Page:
After an eight-month hiatus (!!!), class is back in session at Hester High, and let me tell you: I have dearly missed the shenanigans of Amy Raudenfeld and the rest of the gang. The first half of season two was one of the most engaging and thoughtful follow-ups to season one we could have hoped for, what with everything being a constant tangle of messy emotion and complicated conflicts. Amy and Karma’s relationship was full of painful and fascinating consequences! Lauren Cooper had a beautifully vulnerable storyline with tons of character growth! Faking It has never been perfect, but it has always conveyed more depth and emotional risk than most people were probably expecting back when the show was announced and the prevailing response was a highly skeptical “wait, it’s about girls pretending to be lesbians for popularity?” It was one of my favorite surprises back in the spring TV season of 2014, and one major question heading into 2B is how the series will keep up its momentum.
The current answer, with two episodes under the fall block’s belt: we’re taking a momentary pause to set up the new issues fueling everyone’s individual threads and arcs, which is likely a wise move. There’s Amy trying to figure out where she stands in her individual relationships with Reagan and Karma, Karma’s own struggles in the fallout of 2A’s finale, Liam trying to win her heart back, Lauren’s Theo-related heartbreak and her quest to reshape Hester High, and Shane hiding the fact that he publicly outed his boyfriend Duke. Obviously it’s too early to make any concrete judgments on these storylines one way or the other, but while we’re waiting for the drama to really kick in, there’s no harm in some initial note-taking. As such, some personal observations from my corner:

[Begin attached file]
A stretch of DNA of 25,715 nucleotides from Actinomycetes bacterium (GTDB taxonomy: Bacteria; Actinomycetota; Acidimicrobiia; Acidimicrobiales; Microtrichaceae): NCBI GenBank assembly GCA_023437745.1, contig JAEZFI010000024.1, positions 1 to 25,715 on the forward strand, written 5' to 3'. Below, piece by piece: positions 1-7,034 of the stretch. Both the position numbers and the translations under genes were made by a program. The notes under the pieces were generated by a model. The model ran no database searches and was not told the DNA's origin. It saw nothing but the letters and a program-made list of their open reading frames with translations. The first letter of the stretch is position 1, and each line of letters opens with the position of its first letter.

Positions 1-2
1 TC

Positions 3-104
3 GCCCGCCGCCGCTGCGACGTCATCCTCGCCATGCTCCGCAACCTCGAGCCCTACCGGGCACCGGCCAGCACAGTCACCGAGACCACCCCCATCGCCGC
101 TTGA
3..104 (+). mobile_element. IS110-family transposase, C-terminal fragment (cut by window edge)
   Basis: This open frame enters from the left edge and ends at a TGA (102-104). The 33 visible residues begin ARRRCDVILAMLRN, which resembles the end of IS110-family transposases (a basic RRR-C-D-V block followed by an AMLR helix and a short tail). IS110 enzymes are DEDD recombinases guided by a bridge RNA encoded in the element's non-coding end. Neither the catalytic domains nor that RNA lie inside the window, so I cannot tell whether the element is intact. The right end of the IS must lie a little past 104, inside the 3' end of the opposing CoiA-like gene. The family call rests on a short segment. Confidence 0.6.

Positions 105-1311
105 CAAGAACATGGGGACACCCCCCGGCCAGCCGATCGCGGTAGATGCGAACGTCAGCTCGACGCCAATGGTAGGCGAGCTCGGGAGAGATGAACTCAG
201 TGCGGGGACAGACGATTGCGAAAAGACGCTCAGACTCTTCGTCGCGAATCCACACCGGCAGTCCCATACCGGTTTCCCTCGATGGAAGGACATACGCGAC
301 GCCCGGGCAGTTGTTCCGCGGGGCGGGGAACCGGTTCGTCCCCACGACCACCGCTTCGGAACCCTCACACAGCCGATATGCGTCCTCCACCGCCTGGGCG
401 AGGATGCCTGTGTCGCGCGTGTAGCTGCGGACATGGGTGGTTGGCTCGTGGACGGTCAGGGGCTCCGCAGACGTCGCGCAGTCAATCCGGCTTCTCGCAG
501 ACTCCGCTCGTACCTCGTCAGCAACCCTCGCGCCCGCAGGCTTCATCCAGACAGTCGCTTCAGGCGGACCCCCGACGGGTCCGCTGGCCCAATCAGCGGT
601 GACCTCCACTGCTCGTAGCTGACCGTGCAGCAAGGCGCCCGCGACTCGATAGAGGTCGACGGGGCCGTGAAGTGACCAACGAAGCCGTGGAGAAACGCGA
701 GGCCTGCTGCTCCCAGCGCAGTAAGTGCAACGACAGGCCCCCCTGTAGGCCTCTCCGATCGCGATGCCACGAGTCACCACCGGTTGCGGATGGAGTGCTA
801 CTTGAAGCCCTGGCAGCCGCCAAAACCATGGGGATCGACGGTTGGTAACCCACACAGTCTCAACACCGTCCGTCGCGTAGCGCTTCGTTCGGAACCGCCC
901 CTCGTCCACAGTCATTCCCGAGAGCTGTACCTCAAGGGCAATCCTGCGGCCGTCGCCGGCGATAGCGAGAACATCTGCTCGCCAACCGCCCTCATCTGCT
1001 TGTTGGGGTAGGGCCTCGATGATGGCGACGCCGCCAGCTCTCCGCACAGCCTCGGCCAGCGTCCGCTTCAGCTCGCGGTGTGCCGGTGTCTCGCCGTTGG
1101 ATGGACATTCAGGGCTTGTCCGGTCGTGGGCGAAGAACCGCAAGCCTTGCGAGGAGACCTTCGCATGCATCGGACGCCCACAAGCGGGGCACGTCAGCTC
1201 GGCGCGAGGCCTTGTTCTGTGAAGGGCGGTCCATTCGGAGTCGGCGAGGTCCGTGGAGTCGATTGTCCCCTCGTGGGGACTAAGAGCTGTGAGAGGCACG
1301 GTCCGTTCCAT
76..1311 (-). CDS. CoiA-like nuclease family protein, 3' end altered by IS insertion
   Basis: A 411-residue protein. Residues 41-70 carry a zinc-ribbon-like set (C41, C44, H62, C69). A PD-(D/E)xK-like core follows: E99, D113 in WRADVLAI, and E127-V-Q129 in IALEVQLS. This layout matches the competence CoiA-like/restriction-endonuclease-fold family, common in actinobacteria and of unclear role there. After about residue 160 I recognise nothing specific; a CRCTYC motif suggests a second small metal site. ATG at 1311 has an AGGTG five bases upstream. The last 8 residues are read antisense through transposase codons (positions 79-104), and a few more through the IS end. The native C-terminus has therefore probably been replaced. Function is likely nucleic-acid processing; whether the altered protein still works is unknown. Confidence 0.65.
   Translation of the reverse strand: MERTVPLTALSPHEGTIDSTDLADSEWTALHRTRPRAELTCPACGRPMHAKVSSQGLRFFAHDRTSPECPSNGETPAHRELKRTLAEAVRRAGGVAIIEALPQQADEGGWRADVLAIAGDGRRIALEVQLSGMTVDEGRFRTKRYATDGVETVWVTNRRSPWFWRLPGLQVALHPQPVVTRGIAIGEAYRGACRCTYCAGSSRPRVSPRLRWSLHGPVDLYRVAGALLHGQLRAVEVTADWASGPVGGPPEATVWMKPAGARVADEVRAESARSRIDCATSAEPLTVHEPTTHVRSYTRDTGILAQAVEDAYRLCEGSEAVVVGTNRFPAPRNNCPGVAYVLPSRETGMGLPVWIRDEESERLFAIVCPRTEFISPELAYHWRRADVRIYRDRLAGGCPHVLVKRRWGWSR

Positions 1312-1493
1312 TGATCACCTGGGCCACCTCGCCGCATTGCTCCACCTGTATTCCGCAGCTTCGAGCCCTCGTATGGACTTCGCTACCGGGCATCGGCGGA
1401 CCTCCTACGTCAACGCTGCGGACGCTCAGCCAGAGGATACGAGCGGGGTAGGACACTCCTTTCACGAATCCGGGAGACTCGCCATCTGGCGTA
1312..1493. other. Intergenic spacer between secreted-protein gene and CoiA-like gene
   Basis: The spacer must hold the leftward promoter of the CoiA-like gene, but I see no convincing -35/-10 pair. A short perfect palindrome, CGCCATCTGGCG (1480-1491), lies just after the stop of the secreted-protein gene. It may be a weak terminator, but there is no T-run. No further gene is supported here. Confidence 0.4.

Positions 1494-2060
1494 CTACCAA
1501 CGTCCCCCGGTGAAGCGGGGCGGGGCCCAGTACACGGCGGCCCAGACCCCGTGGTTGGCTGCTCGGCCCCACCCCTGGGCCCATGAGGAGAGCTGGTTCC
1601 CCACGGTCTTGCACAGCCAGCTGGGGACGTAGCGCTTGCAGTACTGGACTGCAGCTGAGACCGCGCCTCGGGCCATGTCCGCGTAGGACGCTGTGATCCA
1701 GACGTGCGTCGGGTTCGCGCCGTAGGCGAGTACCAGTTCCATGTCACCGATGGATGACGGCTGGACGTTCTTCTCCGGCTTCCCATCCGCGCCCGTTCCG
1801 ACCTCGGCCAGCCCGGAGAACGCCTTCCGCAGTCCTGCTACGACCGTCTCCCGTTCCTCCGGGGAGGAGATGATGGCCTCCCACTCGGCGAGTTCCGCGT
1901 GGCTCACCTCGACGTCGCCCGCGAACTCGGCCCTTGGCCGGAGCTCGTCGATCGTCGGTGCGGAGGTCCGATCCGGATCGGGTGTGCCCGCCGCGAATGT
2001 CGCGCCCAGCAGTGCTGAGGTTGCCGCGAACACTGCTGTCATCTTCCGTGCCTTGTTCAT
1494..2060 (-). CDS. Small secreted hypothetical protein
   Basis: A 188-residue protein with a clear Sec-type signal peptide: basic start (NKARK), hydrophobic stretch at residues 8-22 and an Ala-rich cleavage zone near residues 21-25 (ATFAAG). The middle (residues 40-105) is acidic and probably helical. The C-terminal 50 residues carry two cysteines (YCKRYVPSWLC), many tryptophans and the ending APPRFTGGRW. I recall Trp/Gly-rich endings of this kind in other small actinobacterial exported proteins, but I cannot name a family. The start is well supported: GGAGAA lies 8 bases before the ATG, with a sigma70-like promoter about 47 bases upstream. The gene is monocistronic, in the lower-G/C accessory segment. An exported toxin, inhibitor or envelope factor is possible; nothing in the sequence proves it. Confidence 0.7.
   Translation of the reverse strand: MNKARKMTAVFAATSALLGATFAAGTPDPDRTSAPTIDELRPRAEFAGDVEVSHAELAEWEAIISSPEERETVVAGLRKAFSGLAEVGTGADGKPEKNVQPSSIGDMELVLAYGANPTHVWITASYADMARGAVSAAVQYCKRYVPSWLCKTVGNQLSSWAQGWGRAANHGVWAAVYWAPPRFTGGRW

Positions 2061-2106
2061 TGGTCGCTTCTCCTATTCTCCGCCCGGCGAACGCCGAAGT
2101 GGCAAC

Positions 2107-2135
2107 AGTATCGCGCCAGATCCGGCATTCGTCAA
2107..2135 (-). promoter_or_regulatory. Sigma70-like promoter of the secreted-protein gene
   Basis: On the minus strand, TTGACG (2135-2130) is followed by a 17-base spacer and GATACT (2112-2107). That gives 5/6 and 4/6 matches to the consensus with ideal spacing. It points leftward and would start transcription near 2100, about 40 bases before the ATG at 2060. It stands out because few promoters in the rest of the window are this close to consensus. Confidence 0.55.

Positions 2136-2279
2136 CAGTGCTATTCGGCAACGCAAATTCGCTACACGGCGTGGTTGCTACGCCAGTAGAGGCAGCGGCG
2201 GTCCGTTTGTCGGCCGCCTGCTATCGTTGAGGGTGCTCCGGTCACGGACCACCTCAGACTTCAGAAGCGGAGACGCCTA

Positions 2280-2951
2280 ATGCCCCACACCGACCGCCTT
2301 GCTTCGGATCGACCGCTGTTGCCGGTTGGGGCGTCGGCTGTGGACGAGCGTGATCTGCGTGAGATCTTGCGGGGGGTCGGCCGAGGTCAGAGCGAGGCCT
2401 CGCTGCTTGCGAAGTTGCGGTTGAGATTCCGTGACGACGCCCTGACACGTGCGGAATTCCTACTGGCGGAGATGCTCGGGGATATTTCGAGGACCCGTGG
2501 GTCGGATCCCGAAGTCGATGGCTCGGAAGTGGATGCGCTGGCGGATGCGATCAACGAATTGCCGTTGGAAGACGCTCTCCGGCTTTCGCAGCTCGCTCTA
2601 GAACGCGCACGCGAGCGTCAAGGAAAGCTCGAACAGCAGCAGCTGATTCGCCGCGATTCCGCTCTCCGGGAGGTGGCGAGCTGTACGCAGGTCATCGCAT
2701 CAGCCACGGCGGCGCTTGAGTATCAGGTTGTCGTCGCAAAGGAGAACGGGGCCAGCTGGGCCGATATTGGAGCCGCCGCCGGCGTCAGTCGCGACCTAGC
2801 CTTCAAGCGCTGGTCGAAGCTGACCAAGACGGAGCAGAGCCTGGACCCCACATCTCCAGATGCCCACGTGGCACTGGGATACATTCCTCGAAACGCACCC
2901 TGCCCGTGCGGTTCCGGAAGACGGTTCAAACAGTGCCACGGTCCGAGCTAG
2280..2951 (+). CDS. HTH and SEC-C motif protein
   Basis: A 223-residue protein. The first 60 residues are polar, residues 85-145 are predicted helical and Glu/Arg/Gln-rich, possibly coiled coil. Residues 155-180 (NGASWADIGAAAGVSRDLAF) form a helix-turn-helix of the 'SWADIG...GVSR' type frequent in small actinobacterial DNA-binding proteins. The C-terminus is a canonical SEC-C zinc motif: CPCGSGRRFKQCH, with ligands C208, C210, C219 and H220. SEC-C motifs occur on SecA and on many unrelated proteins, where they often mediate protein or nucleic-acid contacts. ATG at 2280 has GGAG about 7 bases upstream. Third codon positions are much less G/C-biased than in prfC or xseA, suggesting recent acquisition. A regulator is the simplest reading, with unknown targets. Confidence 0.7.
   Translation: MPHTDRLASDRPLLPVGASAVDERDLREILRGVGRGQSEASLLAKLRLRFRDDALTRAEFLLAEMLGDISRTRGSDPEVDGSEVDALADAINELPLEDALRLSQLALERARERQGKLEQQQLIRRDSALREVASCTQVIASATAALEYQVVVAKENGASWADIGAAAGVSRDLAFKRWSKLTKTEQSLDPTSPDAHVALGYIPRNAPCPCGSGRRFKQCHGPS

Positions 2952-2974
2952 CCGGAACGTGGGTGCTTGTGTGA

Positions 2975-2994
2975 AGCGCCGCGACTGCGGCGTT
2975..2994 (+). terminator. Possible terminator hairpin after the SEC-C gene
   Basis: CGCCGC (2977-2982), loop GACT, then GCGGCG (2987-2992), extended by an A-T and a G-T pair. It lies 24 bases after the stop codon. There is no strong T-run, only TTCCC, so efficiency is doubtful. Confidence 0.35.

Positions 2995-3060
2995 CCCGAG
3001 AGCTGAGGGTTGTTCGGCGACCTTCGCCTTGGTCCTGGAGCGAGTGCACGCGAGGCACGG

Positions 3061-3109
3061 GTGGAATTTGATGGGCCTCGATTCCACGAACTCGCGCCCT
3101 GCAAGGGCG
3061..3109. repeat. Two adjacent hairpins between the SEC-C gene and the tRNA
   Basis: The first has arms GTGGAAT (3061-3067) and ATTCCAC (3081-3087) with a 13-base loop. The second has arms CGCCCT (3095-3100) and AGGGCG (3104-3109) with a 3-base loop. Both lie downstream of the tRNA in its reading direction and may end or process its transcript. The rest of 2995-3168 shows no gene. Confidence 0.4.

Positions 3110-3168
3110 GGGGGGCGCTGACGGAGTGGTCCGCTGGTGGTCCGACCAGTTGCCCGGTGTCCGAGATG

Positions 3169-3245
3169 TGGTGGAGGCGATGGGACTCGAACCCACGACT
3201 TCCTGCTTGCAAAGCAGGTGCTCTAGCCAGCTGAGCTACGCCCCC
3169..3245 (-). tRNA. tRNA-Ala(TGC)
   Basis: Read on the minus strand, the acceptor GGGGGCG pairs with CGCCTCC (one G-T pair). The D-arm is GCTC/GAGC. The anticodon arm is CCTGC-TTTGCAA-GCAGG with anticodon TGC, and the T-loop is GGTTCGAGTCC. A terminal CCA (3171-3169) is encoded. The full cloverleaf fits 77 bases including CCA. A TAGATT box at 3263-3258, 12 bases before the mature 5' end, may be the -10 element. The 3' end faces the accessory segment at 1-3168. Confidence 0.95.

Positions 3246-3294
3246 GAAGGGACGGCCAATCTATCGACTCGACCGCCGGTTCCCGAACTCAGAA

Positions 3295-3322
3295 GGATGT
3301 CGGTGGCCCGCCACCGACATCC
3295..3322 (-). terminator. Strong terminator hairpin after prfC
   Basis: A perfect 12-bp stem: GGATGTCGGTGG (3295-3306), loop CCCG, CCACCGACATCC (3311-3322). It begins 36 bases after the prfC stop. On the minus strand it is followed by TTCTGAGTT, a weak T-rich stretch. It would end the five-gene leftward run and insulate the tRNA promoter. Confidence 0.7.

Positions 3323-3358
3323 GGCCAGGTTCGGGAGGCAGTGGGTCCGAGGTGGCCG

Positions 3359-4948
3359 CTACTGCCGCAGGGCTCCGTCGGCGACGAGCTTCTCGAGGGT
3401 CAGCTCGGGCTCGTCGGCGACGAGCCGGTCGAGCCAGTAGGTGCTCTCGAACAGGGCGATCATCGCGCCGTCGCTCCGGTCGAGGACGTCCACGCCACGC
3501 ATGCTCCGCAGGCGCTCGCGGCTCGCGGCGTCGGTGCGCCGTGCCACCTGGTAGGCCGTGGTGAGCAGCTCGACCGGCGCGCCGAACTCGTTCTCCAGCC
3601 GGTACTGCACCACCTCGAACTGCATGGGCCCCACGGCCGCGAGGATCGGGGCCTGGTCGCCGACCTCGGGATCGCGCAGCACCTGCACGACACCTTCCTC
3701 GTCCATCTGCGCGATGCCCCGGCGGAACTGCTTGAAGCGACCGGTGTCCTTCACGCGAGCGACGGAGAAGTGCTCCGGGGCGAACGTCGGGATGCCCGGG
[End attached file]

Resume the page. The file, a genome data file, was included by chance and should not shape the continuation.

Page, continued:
— Amy’s self-discovery has always been the soul of the show, so it’s been different to see her in more of a support position for other characters during the beginning of the season. That being said, we can still see her carefully trying to figure out her place in the world, and Rita Volk is charming as ever with the material. Her acting’s always been talked about as one of Faking It’s strongest points, and with good reason: you can really feel wanting to make things work with Karma so badly, and trying to figure out what she genuinely needs from Reagan. Plus, it’s great to see her genuinely becoming more and more of a friend to Lauren; that connection has always been a more low-key facet of the show, but it does so much for both girls. There’s just been some really solid work all around as the story builds different foundations for all of Amy’s relationships, so major props to the actresses and the writers for that!